Kenny Rogers is a few years younger in this picture, but this one is my favorite of him. He’s a cross-over artist who, in his prime, sang both ballads and love songs. One song, “The Gambler,” even became a movie starring him, Reba McEntire, and others.
When I wrote my post for Monday, I couldn’t help but to think of a couple of his songs that illustrated the points literary agent Donald Maass made in his lecture in Nashville last month. If you want to see Maass’s concepts in action—the fastest action possible—listen to some Kenny Rogers songs.
Monday, I shared my notes on the healing-a-hurt story/character arc (might help to give that post a once-over before finishing this one). One of the songs Rogers put out in 1979, “Coward of the County,” written by Roger Bowling and Billy Ed Wheeler, is a quick study of someone’s pain, the root cause of it, and how he deals with it.
In this song, we learn about our protagonist, Tommy. Everyone calls him “yellow” because he wouldn’t stand up for himself. They figured he was a coward, that they could do anything to him and he’d just slink away.
The lyrics quickly reveal why Tommy never stood up for himself—his father, who died in prison, had asked him to promise not to follow in his footsteps. “Walk away from trouble if you can,” his father tells him. “You don’t have to fight to be a man.”
Tommy evidently honored his promise at a tremendous personal cost.
He’s in love with Becky, a young woman he treasures because he doesn’t have to prove himself to her. But “the Gatlin boys came calling,” the song says, and the results were horrible for Becky. Maass says to find the worst thing that could happen—and this is it. This is what it takes to get Tommy to do the one thing he vowed he’d never do: break his promise to his father. Still, he struggles when he hears in his mind his father asking him to turn the other cheek.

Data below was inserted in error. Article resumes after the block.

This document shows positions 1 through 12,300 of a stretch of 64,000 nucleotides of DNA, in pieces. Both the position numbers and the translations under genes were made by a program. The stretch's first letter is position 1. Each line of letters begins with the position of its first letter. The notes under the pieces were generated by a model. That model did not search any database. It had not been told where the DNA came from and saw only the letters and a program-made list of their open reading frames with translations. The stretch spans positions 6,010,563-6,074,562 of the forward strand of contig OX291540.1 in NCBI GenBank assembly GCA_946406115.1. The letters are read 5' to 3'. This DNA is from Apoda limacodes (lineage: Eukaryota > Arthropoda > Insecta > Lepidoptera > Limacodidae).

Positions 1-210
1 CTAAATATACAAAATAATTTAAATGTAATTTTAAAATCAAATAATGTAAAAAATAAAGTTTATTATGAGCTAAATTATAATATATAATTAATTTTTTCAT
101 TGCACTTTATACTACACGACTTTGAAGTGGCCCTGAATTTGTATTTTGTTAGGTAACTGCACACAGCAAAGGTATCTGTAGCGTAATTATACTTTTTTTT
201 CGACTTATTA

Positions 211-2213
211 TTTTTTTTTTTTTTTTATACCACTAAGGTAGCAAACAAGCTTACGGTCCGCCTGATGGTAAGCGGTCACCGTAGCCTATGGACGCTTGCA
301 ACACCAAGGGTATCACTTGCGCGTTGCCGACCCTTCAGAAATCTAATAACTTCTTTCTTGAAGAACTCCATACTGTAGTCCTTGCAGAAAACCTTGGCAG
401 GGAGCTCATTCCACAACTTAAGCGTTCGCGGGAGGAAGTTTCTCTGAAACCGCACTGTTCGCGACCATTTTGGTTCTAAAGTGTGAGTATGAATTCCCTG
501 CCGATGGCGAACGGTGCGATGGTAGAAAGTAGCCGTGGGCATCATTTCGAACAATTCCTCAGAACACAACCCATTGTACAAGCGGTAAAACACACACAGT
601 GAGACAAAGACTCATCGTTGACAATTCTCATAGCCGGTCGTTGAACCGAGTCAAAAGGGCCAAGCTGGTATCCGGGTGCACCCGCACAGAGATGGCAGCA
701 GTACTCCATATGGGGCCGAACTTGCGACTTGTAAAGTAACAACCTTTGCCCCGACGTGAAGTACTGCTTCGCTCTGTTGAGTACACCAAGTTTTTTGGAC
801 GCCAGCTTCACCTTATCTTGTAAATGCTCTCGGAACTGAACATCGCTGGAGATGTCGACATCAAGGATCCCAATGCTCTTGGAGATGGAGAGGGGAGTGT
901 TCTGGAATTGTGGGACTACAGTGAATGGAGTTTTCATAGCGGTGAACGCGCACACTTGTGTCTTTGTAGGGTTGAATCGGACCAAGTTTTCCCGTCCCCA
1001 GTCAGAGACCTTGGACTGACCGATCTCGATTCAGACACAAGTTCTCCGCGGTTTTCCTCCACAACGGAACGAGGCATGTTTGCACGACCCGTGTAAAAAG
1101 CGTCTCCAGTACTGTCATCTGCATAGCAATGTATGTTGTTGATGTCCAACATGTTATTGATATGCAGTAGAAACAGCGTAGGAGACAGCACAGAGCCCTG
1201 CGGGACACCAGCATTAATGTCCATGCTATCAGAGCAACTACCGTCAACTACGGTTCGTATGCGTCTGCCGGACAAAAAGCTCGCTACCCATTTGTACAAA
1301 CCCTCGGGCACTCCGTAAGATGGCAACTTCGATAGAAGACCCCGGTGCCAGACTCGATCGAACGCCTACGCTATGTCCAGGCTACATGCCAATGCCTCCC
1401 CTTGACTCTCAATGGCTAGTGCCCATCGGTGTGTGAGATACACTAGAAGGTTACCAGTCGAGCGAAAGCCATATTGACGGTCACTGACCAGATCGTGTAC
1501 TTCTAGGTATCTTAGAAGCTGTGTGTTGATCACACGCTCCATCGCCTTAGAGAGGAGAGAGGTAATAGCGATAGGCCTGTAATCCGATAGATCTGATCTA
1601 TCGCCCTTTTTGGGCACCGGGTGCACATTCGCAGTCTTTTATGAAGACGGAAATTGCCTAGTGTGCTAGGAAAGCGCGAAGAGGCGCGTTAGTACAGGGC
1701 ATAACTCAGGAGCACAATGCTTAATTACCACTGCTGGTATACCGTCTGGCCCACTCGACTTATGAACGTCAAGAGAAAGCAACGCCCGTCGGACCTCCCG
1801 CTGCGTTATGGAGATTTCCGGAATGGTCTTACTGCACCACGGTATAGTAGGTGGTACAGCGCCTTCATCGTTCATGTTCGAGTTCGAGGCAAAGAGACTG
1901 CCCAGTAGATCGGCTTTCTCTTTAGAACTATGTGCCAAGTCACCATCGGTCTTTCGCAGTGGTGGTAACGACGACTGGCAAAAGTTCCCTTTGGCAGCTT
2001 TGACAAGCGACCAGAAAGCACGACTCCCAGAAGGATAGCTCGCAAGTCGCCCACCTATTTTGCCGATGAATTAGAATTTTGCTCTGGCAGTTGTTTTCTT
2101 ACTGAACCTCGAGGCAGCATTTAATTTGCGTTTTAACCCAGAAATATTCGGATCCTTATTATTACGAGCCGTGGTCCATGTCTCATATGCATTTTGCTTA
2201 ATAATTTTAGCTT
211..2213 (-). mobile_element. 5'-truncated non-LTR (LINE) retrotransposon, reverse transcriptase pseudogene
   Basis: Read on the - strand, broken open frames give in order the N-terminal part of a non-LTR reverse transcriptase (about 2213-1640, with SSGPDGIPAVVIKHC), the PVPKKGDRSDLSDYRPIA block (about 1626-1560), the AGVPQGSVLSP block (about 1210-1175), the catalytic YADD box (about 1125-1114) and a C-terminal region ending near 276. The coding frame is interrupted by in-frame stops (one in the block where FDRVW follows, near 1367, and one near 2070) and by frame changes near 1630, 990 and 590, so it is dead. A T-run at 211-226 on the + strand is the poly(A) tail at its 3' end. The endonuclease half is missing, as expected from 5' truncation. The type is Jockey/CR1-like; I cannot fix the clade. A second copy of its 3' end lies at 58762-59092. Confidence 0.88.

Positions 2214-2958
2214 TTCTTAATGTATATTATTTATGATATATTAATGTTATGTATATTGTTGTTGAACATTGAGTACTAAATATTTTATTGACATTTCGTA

When he confronts the Gatlin boys at a bar, they laugh at him, call him “yeller.” But “you could’ve heard a pin drop when Tommy stopped and locked the door.”
The click of the lock signals the change in Tommy’s character and reputation. He beats the ever-lovin’ tar outta those guys, raining upon them every ounce of pain he’d suffered his entire life because of his promise.
“I hope you understand,” he says to his deceased father. “Sometimes you gotta fight when you’re a man.”
In five stanzas and two refrains, we’ve covered everything I mentioned Monday: the problem and the depth of it, the reason behind it, who exploits it, who understands it, what he does about it, what triggers his change, how he faces it, and how he reconciles himself to it. Quickest lesson possible.
Let’s take it a different direction with Rogers’ 1999 release “The Greatest,” written by Don Schlitz. If you’ve never seen this video, you need to—it’s the cutest thing on the planet.
The protagonist in this story is simply “Little Boy.” He announces to an empty field that he’s “the greatest player of them all.” He tosses the ball up in the air, then swings at it.
Does he give up? Of course not. He’s unaware of his lack of talent. He’s the greatest!
So, we have strike two, not that it fazes him. He’s the greatest!
Then we witness strike three.
Well, he is a little boy, after all, so when he’s called home to supper, we kind of expect him to be dejected. Three pitches, three strikes. He’s out.
But we get taken by surprise as he “reframes” his conflict. He may be an awful batter, but he’s still the greatest. Why?
“Even I didn’t know I could pitch that good.”